Tuesday, December 22, 2009

Illnessnes of the heart - logismoi

"When the heart gets accustomed to putrid thoughts, or logismoi, he said, then it suffers from contamination."

Kyriacos Markides, A Mountain Of Silence, p. 64

Father Maximos says that we are attacked by logismoi, putrid thoughts, all the time. There is nothing unusual about this. It is when we entertain these thoughts and even relish them that the trouble starts. Father Maximos contrasts the contamination of the heart with the pure of heart. Those with a pure heart have not allowed themselves to be contaminated.

I see this contamination all the time as a psychotherapist. People complain despondently about the state of the world. They are depressed, irritable, critical, negative and sometimes entertain suicidal and homicidal ideas.

James Adkisson, the man who killed the parishioners at Tennessee Valley Unitarian Universalist church may be an example of a person who was taken over by logismoi and had a contaminated heart. But we all have contaminated hearts when we become obsessed with ideas, things, relationships that have become dysfunctional and destructive.

Cognitive Behavioral psychotherapy, all the rage these days, helps people change their dysfunctional thinking. Albert Ellis' Rational Emotional Therapy, RET, has attempted to do the same thing for decades. Before the cognitive psychologists and psychotherapists focused on dysfunctional thinking, the saints and church elders had identified the problem centuries before.

Every now and then I meet someone with a pure heart. They are free. I want to be like them.

People with a pure heart bring grace into the world for themselves and for everyone they come into contact with. Pure heartedness is such a blessing for us as human beings. Pure heartedness, though, is not created without effort, awareness, discipline, and prayer.

I have been praying the efeche, "Lord Jesus Christ, the Son Of God, have mercy on me a sinner." Father Maximos says that this prayer will purify one's heart. It seems to help me.

3 comments:

  1. Dear David,

    It is good that you have a deep and meaningful practice that seems to put you right with yourself, your God, and with human community. It is a precious thing to have. Such a path is one way to overcome the anger, fear, and hate that rots the core of of the human soul, a force we see all around us.

    I am dismayed, however, that you seem to suggest that other practice is less worthy than yours. My daily practice is simple - to sit in my garden each day (for longer during the summer than the winter), and deeply feel my connection to the whole of the universe. To join in worship each Sunday and feel my connection to human community. To sing (the Messiah, most recently), to play my violin, to listen to music from many traditions. To do simple acts of compassion and kindness to help me remember that I am connected to others, and depend on others more than I can ever know. To be with friends, to laugh, to share stories of our lives, our struggles, our joys. To learn of the stories and myths created by people in our collective human attempt to understand our place in the universe, to deeply respect and to honor these spirtual quests, and to create an evolving understanding of my own. At least once a year to take an extended time in the wilderness with family to feel my deep roots in creation.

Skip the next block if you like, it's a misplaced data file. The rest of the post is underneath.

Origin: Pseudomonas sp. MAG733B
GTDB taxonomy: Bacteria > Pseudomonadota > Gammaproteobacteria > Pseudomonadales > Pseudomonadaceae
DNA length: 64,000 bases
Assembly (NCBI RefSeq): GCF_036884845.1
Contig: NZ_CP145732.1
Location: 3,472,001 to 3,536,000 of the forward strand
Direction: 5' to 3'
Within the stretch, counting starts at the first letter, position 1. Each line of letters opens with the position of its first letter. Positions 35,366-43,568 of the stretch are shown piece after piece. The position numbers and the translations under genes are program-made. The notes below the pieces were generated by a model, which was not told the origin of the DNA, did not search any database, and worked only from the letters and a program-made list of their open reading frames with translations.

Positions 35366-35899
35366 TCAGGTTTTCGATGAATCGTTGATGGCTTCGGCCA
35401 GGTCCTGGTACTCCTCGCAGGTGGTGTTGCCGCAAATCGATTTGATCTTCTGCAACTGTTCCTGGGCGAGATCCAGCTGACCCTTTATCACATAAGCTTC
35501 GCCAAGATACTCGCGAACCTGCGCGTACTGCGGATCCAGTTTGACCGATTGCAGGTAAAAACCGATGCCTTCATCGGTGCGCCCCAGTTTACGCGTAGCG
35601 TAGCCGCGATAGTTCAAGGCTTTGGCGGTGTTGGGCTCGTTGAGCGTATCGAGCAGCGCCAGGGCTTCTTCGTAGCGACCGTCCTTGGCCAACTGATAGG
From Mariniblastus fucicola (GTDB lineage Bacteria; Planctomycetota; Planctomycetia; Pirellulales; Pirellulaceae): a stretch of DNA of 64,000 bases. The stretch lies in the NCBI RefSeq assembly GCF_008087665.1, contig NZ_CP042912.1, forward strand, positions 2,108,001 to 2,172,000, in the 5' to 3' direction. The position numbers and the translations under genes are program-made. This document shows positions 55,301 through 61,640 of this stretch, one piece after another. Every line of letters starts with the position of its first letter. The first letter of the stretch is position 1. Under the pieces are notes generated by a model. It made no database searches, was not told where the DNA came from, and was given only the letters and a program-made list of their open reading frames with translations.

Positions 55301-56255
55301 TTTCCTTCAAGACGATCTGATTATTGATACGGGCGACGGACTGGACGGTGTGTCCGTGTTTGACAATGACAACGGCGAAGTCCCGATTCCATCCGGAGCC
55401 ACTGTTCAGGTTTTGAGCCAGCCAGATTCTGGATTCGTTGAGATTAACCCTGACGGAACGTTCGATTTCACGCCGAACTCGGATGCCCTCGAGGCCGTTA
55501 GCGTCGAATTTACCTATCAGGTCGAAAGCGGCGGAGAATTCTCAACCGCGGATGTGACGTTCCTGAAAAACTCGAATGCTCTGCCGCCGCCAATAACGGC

As a UU, I hope you would extend respect for my practice, as I do for yours.

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  2. Golly gee anonymous I don't know what I wrote that made you think that I think my practice is the only way or even the best. I like yours better than mine.

    Father Maximos recommends the efeche which I thought was pretty simplistic, but it does lowers my anxiety, gives me comfort, and makes me more centered. I think the practices you describe are just as good if not better and especially if they work for you - great!

    Thanks for your comment.

    With all good wishes,

    David Markham

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  3. i have been using ho oponopono,
    repeating
    i'm sorry, please forgive me, thank you, i love you.
    it's made me feel way more depressed.

    ReplyDelete